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Title: The functional significance of stereotypies in the stabled horse
Author: McGreevy, Paul
ISNI:       0000 0001 1499 8447
Awarding Body: University of Bristol
Current Institution: University of Bristol
Date of Award: 1995
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Surveys were conducted to determine the prevalence of weaving, cribbiting/ wind-sucking, box-walking and wood-chewing in Thoroughbred racehorses and performance horses. Logistic regression analysis showed that increases in the prevalence of abnormal behaviour on Flat and National Hunt training yards were associated with feeding small amounts of forage, the use of bedding types other than straw and box designs that limited contact between neighbouring horses. Increased prevalence of abnormal behaviour among eventing and dressage horses was positively correlated with time spent in the stable. Videofluoroscopic and endoscopic studies, conducted on crib-biting horses, showed that deglutition was not involved in this behaviour and that air distending the cranial oesophagus did not elicit peristalsis. Behaviour and nutritional studies showed that unthriftiness in crib-biters may occur, if planes of nutrition are critical, because these horses expend energy performing the behaviour while spending less time resting and nourishing themselves. Crib-biting showed a post-inhibitory rebound suggesting that an internal motivation to crib-bite rises during periods of deprivation. This suggests that mechanical or surgical attempts to prevent crib-biting may compromise the welfare of stereotypic horses. The adaptation of two techniques from human gatro-enterology (radiopaque markers and sulphapyridine uptake) identified physiological differences associated with crib-biting including diet-dependent changes in total gut and foregut transit times. Gut motility was also affected by the short term deprivation of eating and crib-biting together. The behavioural and physiological consequences associated with depriving horses of crib-biting were also assessed using heart rate monitors, behavioural sampling and plasma levels of cortisol and beta-endorphins. Although crib-biting did not affect circulating beta-endorphin levels, elevated plasma cortisol levels were found when crib-biting and eating were prevented. It is suggested that crib-biters are more stress-susceptible than normal horses because their cortisol levels were elevated before and during short periods without food and crib-biting substrates.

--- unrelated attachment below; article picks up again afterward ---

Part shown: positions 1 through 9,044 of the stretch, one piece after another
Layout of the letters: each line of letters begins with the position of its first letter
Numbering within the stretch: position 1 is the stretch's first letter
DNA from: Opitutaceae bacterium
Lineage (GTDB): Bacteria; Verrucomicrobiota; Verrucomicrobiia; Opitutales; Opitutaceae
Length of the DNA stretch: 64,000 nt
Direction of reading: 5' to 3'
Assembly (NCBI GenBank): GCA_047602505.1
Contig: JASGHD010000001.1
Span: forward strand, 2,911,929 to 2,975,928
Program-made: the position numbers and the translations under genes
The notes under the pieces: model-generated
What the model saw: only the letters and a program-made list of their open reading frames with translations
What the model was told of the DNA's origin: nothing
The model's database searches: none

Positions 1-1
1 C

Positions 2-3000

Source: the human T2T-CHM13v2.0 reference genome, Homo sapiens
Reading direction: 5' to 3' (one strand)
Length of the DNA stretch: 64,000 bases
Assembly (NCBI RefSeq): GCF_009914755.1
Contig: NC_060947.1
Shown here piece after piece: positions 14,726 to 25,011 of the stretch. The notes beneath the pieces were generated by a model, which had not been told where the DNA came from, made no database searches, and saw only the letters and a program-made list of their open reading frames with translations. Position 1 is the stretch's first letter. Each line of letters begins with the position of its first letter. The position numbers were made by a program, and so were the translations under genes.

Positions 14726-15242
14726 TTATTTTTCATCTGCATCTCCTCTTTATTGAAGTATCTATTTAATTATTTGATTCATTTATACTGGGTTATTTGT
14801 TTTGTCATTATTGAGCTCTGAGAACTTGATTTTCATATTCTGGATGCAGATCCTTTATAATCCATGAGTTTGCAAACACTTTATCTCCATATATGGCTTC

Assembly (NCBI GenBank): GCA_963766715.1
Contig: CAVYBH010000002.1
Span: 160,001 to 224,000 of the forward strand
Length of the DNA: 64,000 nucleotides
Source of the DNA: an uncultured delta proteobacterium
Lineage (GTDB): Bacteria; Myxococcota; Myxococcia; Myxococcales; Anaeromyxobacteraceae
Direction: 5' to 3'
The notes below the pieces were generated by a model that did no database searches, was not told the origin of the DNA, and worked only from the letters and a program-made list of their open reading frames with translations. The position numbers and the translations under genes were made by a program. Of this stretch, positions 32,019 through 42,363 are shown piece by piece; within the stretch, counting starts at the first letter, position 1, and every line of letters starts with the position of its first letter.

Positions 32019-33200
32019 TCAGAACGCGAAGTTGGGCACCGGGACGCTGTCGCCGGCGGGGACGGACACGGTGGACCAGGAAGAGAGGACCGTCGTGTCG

Supervisor: Not available Sponsor: Not available
Qualification Name: Thesis (Ph.D.) Qualification Level: Doctoral
EThOS ID:  DOI: Not available
Keywords: Veterinary sciences & veterinary medicine